RICHARD SALSMAN, CHIEF INVESTMENT STRATEGIST, INTERMARKET FORECASTING: They always do. That’s their entire history.
From the beginning of the year, Neil, we been telling clients that the Fed would bring the rate to 4 at the end of this year. Economists didn’t think that.
CAVUTO: Yes, you did.
SALSMAN: At the beginning of the year. Now, of course, they’re saying it. Our forecast now is that it will bring the rate to 4.5 by a year from now. But here’s the key. They are dead-set on squashing housing prosperity.
CAVUTO: So, that’s the bubble they want to burst, Richard? Is that how you see it?
SALSMAN: They call it a bubble.
SALSMAN: I don’t believe such a bubble exists.
SALSMAN: But they did the same thing with the stock market, as you know, in 2000. And the key here that we are telling clients is, the Fed is intent on inverting the yield curve. So, even though our current forecast is that it go to 4.50, you know, the bond yield today is 4.30. Whenever short-term rates go above bond yield, technically called an inversion of the yield curve the subsequent year performance is very bearish. I think the Fed is dead-set on doing that, and the Fed knows full well what an inverted yield curve does. Mr. Martin knows full well when he was at the Fed.
CAVUTO: Well, Barry, what do you make of that for your industry — the, you know, mortgage industry, the housing industry — this could be a real pain in the butt?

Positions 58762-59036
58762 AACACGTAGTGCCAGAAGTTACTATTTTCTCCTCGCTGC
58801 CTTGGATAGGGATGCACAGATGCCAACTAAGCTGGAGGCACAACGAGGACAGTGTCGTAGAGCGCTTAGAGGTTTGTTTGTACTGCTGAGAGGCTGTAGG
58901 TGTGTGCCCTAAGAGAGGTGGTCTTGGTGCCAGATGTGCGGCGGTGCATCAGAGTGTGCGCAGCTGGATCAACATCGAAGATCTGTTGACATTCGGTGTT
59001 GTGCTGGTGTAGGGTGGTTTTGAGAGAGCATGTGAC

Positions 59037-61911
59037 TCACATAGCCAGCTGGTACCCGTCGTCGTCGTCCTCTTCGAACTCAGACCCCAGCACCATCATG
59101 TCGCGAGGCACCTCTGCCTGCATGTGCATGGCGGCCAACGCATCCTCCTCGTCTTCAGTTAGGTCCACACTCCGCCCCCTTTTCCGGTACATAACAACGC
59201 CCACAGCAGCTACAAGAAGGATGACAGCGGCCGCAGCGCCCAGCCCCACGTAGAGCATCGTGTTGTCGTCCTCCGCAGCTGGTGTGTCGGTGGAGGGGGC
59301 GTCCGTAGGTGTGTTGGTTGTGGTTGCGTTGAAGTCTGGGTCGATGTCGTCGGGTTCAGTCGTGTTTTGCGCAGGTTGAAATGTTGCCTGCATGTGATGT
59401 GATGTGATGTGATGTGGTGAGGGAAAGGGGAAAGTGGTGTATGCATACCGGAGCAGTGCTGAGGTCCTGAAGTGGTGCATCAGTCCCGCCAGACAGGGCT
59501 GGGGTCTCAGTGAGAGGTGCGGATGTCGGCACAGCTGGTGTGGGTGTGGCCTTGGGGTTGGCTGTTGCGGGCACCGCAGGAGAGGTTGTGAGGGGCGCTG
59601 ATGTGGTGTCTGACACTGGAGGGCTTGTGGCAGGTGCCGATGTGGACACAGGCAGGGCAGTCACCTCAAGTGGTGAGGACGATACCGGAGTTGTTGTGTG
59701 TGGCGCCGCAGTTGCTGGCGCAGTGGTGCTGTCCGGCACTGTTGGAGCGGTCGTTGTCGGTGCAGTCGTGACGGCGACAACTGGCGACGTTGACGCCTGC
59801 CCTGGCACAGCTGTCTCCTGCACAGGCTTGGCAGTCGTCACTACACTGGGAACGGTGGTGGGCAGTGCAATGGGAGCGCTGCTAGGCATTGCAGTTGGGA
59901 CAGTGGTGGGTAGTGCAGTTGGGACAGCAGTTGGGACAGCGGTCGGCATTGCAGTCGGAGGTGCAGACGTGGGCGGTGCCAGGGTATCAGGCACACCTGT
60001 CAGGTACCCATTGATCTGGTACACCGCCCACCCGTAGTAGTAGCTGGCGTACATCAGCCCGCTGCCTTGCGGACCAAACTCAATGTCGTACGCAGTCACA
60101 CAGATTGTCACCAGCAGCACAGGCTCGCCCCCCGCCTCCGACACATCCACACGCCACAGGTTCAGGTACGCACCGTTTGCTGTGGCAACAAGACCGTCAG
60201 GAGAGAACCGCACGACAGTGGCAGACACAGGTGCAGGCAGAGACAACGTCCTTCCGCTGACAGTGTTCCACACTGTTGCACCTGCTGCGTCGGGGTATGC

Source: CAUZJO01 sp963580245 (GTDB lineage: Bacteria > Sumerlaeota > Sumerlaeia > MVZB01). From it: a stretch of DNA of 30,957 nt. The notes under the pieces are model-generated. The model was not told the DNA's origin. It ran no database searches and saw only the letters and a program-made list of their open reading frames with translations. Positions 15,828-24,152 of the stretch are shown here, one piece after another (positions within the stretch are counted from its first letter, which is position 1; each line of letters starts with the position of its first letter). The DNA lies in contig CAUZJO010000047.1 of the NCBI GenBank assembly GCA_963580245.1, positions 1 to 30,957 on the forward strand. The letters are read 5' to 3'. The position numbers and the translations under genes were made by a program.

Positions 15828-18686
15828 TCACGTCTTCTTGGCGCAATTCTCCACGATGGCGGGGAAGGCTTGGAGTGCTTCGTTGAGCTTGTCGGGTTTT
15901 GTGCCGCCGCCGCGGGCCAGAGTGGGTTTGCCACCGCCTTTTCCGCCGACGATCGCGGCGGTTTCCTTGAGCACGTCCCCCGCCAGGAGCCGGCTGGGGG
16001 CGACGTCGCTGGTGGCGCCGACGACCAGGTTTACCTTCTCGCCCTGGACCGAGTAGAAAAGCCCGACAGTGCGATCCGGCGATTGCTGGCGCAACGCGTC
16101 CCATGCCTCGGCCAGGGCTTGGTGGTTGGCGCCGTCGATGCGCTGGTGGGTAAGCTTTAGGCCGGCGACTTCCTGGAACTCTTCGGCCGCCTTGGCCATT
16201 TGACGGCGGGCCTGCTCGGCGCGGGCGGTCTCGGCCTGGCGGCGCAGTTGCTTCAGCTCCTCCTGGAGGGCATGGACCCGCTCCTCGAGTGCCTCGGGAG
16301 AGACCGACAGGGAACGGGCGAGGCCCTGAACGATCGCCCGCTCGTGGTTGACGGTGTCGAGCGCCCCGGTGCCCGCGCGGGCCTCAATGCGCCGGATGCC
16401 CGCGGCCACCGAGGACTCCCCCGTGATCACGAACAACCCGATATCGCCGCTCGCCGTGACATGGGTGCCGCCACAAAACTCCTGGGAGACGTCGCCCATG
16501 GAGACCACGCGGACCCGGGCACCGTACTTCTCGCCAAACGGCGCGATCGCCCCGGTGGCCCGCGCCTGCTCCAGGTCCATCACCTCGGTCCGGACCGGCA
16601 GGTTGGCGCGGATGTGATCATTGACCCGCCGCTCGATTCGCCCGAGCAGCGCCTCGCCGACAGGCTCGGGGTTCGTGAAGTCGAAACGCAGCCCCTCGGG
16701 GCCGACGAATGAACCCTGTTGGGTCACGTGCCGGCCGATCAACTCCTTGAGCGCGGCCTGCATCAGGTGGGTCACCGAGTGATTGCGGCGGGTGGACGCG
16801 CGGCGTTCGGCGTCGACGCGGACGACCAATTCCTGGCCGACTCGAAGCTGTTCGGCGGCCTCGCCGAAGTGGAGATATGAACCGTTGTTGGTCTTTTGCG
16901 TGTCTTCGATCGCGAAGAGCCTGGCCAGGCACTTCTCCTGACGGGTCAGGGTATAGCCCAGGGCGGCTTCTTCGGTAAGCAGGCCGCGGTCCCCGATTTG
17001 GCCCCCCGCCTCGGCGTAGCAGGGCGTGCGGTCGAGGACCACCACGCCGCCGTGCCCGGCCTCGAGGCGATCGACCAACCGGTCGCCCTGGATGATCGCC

HABIB: Well, here’s the thing, is that, first of all, I agree with Richard in that you’re looking at a little bit over 4 percent.
I agree that there is no bubble. But the Fed has said, you know, Mr. Greenspan has called it froth, not really a bubble. And they said pockets. So, he may be in line with us as well.
But here’s the thing, Neil, is that, as far as long term mortgage rates, Fed hikes are typically good. Like today, interest rates are improving on the long end because inflation is being contained.
CAVUTO: Actually, they’re not, though, Barry. The long end has come up three-quarters of a point in a little more than five weeks.
HABIB: Well, here’s the thing. You’re correct in saying that the trend has been higher in rates. But today’s Fed action has actually settled things down.
The increase that we’ve been seeing in interest rates recently is due to some very good economic reports. And the job report was one of the catalysts there.
CAVUTO: Which is one of the reasons why — and, Preston Martin, maybe you can help me with this — given the steady spate of good economic news, the feeling seems to be, the Fed just keeps hiking and hiking and hiking and hiking. Do you buy that?
MARTIN: Yes, because, of course, the economic news is very positive. But the current account deficit is very, very negative. And the need for hundreds of billions of dollars of foreign investment to continue to flow into our economy is...
CAVUTO: Preston, that’s a brilliant point. I didn’t want to jump on you, but we are running out of time. You are saying, essentially, that, because we need foreign capital, we are going to raise rates above what would normally be acceptable just to keep that money coming in.